1. Past buyback completion rates are predictive of future buyback completion rates.
  2. Stocks with high completion rates but low stock returns following previous buybacks enjoy abnormally large returns following a subsequent buyback announcement.

It’s worth remembering that a buyback announcement does not bind a company to undertake a buyback, a situation we encountered recently: RACK suspends buyback and enters agreement to acquire Silicon Graphics; Greenbackd exits position. Companies frequently fail to follow through on announced repurchase plans. Empirical Finance Research cites a 1998 study by Stephens and Weisbach that found that firms on average repurchase only about 80% of the sum announced.

Empirical Finance Research summarizes the paper as follows:

This author measures the level of completion of previous buybacks, as measured by the shares bought as a fraction of the amount specified in the announcement, then uses this to explain how well various stocks do after subsequent buyback announcements. What she finds is that companies that had low completion rates on a previous share buyback experience much lower returns upon the announcement of another buyback. She interprets this as evidence of the company’s credibility, that investors don’t really believe a company about a share buyback when the company has failed to complete one in the past.

First the author confirms that past buyback completion rates are predictive of future buyback completion rates. Next she shows that the stock returns to a company making a buyback announcement are much higher for those with high past completion rates. Companies in the 90th percentile of past completion rate see returns 2.5% higher than those in the 10th percentile of past completion rate in the three days after a the new announcement.

Despite the size of these returns, this isn’t a very good trading strategy, because buyback announcements are clearly unexpected. However, in the next part of the paper the author finds that long-run returns are also reliably higher for repeat buyback companies with high past completion rates. Two year returns are 13.64% for those companies with above-median past completion rates versus 7.43% for those below the median. We should be leery of these results, however as they are not statistically significant.

Next the author splits her sample of repeat buyback companies into quintiles based on the return to the stock during the previous buyback. The two-year abnormal returns to companies in the lowest quintile (those with the lowest returns after their last buyback) are 17.33% after their subsequent buyback. This result is very statistically significant too.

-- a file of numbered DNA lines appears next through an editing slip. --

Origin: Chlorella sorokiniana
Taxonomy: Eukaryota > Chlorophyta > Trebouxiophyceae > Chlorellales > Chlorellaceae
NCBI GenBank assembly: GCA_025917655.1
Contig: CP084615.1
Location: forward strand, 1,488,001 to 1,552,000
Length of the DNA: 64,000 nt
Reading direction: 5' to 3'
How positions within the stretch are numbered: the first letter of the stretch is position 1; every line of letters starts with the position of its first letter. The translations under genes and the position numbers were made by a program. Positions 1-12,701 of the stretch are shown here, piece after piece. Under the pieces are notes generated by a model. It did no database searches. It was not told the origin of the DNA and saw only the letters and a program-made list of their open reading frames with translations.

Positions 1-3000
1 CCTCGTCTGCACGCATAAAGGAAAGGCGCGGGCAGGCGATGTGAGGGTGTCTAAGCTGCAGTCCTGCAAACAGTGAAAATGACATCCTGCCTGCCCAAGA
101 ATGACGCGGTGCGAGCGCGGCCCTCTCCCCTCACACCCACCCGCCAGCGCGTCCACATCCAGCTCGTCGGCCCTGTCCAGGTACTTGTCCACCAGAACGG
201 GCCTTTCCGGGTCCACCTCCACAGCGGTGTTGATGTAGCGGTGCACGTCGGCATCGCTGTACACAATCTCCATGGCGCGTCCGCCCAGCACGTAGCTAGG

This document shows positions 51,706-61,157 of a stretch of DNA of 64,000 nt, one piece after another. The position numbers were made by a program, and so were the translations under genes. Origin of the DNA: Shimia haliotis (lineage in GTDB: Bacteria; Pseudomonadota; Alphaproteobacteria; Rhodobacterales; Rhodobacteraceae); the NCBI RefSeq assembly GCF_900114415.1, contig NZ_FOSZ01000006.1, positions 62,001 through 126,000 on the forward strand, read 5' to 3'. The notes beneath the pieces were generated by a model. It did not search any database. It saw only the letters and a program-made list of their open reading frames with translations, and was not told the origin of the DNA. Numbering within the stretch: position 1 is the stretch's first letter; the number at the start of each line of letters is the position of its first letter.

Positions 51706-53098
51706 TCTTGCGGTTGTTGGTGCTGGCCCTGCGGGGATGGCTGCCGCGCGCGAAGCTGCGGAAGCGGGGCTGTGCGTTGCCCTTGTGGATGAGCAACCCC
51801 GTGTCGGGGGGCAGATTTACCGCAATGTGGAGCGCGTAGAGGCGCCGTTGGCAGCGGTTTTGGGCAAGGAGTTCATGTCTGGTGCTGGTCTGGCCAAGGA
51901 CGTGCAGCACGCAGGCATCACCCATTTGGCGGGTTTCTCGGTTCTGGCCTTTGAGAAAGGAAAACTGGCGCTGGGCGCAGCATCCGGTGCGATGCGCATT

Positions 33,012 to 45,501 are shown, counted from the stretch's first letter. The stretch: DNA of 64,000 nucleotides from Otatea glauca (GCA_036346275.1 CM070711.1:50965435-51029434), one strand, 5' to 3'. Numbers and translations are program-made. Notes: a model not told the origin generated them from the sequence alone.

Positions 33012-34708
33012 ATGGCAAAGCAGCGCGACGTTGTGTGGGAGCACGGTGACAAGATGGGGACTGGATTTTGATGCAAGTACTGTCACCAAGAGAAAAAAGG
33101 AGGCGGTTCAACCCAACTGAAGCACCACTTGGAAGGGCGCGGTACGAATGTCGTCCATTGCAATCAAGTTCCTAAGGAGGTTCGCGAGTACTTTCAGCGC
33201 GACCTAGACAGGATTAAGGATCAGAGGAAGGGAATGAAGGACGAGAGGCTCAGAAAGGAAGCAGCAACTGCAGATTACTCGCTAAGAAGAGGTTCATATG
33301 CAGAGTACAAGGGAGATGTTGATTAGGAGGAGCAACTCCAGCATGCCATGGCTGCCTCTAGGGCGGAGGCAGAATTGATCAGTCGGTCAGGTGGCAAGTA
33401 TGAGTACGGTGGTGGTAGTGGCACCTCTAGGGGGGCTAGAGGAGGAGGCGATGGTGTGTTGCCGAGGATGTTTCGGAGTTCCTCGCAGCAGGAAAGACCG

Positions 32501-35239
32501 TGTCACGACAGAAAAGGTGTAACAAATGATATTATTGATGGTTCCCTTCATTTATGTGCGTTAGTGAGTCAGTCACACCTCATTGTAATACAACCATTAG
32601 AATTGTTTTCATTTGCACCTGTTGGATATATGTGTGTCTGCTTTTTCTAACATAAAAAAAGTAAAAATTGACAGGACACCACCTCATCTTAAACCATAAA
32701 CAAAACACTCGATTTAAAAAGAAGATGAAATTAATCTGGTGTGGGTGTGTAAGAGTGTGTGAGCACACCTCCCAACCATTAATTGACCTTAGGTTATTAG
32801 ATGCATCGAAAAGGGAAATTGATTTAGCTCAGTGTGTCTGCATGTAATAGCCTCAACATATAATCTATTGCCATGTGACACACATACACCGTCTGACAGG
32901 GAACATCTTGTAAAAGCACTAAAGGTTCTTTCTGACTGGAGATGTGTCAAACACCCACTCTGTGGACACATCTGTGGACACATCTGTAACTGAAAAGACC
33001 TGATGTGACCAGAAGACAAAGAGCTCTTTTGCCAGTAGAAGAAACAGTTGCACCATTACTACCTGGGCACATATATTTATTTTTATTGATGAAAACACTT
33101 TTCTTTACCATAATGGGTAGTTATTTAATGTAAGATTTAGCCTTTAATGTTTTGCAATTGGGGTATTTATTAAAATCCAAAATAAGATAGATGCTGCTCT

But if we split this quintile in half based on past completion rates, and buy only those stocks with above-median past completion rate, the returns explode to 27.13% for the two year period.

Empirical Research Blog’s takeaway?

The value of this paper is not necessarily in a specific investment strategy but rather in the insight it provides in to a trading strategy we already knew about. I would be hesitant to implement this stand-alone for the practical difficulty in doing so. But any trading strategy that already uses share buybacks as a signaling factor might benefit from an augmentation that accounts for past buyback completion rate.

(Emphasis added)


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Following on from our earlier post, Seth Klarman on Liquidation Value, we present the second post in our series on Klarman’s Margin of Safety: Risk-Averse Value Investing Strategies for the Thoughtful Investor.

As we discussed in our first post, Klarman is the founder of The Baupost Group, a deep value-oriented private investment partnership that has generated an annual compound return of 20% over the past 25 years. Klarman detailed his investment process in the iconic Margin of Safety. The book is required reading for all value investors, but is long out-of-print and notoriously difficult to obtain.

In today’s extract, drawn from Chapter 10 Areas of Opportunity for Value Investors: Catalysts, Ineficiences, and Institutional Constraints, Klarman discusses the importance of the catalyst in the investment process:

Once a security is purchased at a discount from underlying value, shareholders can benefit immediately if the stock price rises to better reflect underlying value or if an event occurs that causes that value to be realized by shareholders. Such an event eliminates investors’ dependence on market forces for investment profits. By precipitating the realization of underlying value, moreover, such an event considerably enhances investors’ margin of safety. I refer to such events as catalysts.

Some catalysts for the realization of underlying value exist at the discretion of a company’s management and board of directors. The decision to sell out or liquidate, for example, is made internally. Other catalysts are external and often relate to the voting control of a company’s stock. Control of the majority of a company’s stock typically allows the holder to elect the majority of the board of directors. Thus accumulation of stock leading to voting control, or simply management’s fear that this might happen, could lead to steps being taken by a company that cause its share price to more fully reflect underlying value.